In Sodo and Georgetown — known collectively as The Flatlands — crime is up 31 percent, driven largely by an increase in property crime. Police and business owners blame the rise on chronic drug users living in RVs who have moved into the industrial area.

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After a break-in nearly two years ago, the Messenger Corporation spent $50,000 repairing damage, replacing stolen items, upgrading its security system and installing surveillance cameras.

When Seattle police returned the design and branding company’s stolen box truck three months later, the cargo area was littered with hypodermic needles, recalled Pat Harty, Messenger’s chief financial officer.

“We’re not unique,” Harty said of businesses in Sodo that have experienced skyrocketing property crime as a population of chronic drug users, many living in dilapidated recreational vehicles (RVs), has moved into the city’s industrial zone south of downtown.

Since the break-in in February 2017, Harty said, crime in the neighborhood has steadily gotten worse — to the point where clients no longer come to Messenger’s offices for meetings and employees regularly have to shoo away people who randomly walk in, including one woman who complained the business’s coffee maker was broken when she attempted to help herself to a cup.

Citywide, crime increased only 1 percent in 2018 over the previous year. But in Sodo and adjacent Georgetown — which police collectively refer to as The Flatlands — crime was up 31 percent year-over-year, driven largely by an increase in property crimes, said Capt. Kevin Grossman, commander of the Seattle Police Department’s South Precinct.

Business owners universally blame RV dwellers for a surge in nocturnal crimes that aren’t discovered or reported to police until someone shows up for work the next morning. Even when a thief triggers an alarm system, a business owner is contacted before police, adding minutes to response times and increasing the likelihood of a clean getaway.

“It’s ongoing. I’m sick of it,” said Tim Ptak, who co-owns Hudson, a bar and diner on East Marginal Way South and South Hudson Street.

“Prior to the influx of all the campers, it was a pretty sleepy neighborhood,” said Ptak, who has been in business in Sodo for 10 years. “Now, with all the RV dwellers, it’s creepy at night.”

Some people living in RVs say they, too, have been the victims of theft and other crimes.

“The drug addicts, they like to walk around at night stealing stuff. And you know who pays for it in the long run? People like me and her,” Don Finch, 61, said of himself and his wife, Rosa Geiger, 55.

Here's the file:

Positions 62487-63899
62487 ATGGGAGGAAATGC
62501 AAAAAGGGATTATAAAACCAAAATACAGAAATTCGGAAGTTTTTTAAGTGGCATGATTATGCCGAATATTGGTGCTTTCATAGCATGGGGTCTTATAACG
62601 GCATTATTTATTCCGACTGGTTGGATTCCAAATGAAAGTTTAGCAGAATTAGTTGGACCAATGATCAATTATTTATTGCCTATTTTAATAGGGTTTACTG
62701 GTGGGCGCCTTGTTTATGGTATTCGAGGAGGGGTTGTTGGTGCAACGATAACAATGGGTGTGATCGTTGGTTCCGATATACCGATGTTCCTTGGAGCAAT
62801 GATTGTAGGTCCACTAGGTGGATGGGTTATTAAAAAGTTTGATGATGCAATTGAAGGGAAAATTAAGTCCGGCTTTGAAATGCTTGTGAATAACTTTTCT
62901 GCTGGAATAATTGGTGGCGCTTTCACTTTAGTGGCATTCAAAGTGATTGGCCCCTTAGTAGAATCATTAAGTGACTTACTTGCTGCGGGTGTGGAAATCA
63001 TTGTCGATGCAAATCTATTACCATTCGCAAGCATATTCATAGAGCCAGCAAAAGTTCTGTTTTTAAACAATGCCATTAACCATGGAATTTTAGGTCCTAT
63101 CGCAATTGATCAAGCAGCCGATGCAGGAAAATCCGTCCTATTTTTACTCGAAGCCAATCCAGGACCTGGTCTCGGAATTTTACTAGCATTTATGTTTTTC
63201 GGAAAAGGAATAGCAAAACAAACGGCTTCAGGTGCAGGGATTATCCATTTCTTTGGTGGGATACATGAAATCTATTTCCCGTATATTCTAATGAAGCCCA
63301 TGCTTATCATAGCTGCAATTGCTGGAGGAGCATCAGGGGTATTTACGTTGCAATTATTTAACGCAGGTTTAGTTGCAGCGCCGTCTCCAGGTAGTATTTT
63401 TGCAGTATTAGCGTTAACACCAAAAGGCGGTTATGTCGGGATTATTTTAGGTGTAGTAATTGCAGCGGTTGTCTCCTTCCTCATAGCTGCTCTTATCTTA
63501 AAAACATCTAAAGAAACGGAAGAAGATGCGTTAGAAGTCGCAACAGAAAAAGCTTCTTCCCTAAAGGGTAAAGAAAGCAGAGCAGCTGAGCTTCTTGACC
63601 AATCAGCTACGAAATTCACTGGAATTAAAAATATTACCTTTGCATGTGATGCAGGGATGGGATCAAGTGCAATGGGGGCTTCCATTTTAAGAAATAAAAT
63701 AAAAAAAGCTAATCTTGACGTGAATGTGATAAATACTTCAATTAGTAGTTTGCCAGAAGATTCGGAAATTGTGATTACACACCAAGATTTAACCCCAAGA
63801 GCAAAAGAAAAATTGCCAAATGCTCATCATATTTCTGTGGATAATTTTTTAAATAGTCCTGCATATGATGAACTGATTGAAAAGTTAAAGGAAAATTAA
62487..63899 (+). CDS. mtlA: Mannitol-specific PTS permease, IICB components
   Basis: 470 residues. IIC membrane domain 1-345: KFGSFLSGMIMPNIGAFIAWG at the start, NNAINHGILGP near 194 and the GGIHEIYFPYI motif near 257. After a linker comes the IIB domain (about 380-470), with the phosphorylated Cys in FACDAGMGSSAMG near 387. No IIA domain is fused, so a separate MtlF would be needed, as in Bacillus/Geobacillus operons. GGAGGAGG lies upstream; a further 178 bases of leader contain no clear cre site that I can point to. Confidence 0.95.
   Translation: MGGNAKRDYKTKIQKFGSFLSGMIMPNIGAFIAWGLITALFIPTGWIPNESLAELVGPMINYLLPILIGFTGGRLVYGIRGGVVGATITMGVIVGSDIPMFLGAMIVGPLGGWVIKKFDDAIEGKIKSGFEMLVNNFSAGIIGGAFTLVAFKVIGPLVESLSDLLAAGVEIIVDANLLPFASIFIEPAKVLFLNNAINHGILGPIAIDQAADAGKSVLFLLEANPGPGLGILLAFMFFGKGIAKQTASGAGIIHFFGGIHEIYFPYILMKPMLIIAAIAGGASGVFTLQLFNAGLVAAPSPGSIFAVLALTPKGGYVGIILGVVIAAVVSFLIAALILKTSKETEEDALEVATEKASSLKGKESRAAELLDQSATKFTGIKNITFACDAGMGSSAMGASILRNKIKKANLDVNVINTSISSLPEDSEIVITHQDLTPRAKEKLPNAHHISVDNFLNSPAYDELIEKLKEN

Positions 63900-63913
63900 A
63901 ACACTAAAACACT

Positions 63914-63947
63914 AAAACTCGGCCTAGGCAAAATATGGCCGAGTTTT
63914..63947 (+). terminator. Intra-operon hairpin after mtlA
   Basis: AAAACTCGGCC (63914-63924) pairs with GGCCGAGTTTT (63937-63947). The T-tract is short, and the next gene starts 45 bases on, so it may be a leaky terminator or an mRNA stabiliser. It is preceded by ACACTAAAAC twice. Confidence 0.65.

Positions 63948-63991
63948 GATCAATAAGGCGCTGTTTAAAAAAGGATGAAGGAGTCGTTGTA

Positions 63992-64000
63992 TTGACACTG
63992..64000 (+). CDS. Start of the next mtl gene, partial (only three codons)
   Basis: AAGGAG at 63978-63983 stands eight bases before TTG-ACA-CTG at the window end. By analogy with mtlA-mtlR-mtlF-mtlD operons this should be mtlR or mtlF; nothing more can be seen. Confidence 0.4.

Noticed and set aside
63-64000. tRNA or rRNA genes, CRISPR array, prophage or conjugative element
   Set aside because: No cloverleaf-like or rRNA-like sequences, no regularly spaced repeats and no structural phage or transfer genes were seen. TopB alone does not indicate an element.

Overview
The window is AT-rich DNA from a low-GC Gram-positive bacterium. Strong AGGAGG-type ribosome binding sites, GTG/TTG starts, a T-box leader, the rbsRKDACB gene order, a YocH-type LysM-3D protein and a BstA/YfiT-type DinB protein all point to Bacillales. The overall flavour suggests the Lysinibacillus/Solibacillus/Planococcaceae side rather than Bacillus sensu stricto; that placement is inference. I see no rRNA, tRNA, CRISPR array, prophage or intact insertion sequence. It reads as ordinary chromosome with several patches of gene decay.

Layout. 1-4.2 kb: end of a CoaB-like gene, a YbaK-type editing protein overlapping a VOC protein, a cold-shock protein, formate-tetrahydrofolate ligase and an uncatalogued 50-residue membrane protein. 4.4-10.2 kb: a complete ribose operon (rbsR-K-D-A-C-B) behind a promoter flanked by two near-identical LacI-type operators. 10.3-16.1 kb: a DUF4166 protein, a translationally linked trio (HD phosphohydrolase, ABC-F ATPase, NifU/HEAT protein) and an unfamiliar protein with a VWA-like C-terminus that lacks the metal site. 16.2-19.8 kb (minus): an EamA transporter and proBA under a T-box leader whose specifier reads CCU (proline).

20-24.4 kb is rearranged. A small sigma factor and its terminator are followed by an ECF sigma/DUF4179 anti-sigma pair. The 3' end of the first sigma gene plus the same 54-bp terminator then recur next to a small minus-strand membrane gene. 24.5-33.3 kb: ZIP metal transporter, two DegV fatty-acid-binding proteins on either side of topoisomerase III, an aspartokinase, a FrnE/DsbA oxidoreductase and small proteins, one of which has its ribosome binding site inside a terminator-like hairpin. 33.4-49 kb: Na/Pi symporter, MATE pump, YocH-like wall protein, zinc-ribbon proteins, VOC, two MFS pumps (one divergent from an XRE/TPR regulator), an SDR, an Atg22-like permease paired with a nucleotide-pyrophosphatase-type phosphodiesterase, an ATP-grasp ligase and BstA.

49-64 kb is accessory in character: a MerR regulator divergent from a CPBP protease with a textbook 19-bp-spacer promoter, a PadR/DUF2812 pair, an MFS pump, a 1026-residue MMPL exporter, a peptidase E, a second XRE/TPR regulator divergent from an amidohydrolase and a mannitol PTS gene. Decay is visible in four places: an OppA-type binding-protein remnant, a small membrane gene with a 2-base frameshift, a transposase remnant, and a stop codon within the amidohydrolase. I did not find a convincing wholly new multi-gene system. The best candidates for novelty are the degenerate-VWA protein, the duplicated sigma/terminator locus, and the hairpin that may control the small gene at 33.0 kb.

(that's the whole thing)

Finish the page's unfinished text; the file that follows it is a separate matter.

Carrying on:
They’ve been homeless for two years. Their RV, recently parked on Third Avenue South near South Walker Street, has mold, mice and a leaky roof.

In early December, Finch, a former mechanic with a bad back, said a young woman walked in uninvited and stole $400, the couple’s only cash for the month. Another night, Finch overheard thieves as they plotted to steal his generator. He scared them off with the baseball bat he keeps propped by the door.

“We move when we feel there’s too much activity. We pick up our trash and try to keep the neighbors happy. We try to be compliant but there’s not a lot of places to move to,” Finch said. “We’re down and out.”

Several others living in scattered clusters of RVs in Sodo declined to be interviewed. But those who did consent to interviews said that, in addition to thefts, they are targets for harassment — semitruck drivers who blast their horns at 3 a.m. or football fans who drive by on game days, screaming derogatory comments about the homeless.

Sean Soth, director of clinical services at Evergreen Treatment Services in Sodo, said about 30 to 40 percent of their opioid treatment clients are homeless, with most living in traditional encampments.

Soth emphasized that homeless people are increasingly moving into areas like Sodo as they’ve been pushed out of other parts of the city. And most are law-abiding.

“The vast majority of folks that are homeless are not engaged in crime and are trying to find a way out of that,” Soth said. “They are looking for a means of survival.”

Police boost efforts; thieves are relentless, innovative

In response to an increased volume of 911 calls, Grossman in May assigned a dedicated police squad to work the first watch — from 3 a.m. to noon — in the patrol areas that cover Sodo and Georgetown. He meets monthly with a handful of sergeants, the precinct’s crime-prevention coordinator and an attorney from the City Attorney’s Office to analyze crime data and determine where crimes are happening. The precinct’s Community Police Team performs similar outreach to people living in RVs as the city’s Navigation Team — made up of outreach workers and police officers — does in contacting residents of tent encampments, offering them housing and other services.